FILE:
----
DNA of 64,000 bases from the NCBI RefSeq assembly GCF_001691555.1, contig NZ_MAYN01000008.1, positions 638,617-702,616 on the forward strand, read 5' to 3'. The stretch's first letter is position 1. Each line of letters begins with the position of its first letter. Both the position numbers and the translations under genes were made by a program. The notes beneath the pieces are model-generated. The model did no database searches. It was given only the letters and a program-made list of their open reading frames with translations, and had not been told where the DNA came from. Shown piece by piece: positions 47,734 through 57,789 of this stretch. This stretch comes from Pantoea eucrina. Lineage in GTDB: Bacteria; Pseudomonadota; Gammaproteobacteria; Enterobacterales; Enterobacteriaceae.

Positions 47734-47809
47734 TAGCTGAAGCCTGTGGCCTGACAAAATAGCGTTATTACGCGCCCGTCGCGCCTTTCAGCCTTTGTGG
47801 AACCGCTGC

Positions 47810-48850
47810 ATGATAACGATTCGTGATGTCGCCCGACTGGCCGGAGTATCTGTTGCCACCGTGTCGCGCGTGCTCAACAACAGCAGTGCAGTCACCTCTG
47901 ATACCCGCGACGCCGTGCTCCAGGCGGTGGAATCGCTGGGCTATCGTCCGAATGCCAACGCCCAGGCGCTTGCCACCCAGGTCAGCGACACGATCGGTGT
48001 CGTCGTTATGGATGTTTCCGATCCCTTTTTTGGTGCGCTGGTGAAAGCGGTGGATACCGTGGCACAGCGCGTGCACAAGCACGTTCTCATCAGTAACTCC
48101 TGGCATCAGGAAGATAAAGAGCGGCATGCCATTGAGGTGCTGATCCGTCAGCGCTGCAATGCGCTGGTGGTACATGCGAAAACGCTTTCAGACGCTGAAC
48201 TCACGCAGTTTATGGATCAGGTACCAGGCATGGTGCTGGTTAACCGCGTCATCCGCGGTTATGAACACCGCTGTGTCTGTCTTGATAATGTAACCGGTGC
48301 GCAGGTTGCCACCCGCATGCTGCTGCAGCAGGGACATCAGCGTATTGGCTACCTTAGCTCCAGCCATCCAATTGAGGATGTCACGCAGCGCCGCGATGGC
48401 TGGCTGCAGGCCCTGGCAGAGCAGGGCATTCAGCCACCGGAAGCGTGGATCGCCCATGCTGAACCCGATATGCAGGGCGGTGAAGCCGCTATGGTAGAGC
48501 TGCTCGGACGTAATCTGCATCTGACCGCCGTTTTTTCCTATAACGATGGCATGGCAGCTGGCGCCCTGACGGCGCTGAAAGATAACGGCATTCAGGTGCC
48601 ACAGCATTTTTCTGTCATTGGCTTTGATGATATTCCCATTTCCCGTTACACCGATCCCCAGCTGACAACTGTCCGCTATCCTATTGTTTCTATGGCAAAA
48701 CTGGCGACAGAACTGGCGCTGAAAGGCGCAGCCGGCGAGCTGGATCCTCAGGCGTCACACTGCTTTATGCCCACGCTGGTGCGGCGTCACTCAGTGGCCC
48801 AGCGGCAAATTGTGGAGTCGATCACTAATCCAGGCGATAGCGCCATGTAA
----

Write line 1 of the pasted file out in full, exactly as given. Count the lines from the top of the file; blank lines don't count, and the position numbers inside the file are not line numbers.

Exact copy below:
DNA of 64,000 bases from the NCBI RefSeq assembly GCF_001691555.1, contig NZ_MAYN01000008.1, positions 638,617-702,616 on the forward strand, read 5' to 3'. The stretch's first letter is position 1. Each line of letters begins with the position of its first letter. Both the position numbers and the translations under genes were made by a program. The notes beneath the pieces are model-generated. The model did no database searches. It was given only the letters and a program-made list of their open reading frames with translations, and had not been told where the DNA came from. Shown piece by piece: positions 47,734 through 57,789 of this stretch. This stretch comes from Pantoea eucrina. Lineage in GTDB: Bacteria; Pseudomonadota; Gammaproteobacteria; Enterobacterales; Enterobacteriaceae.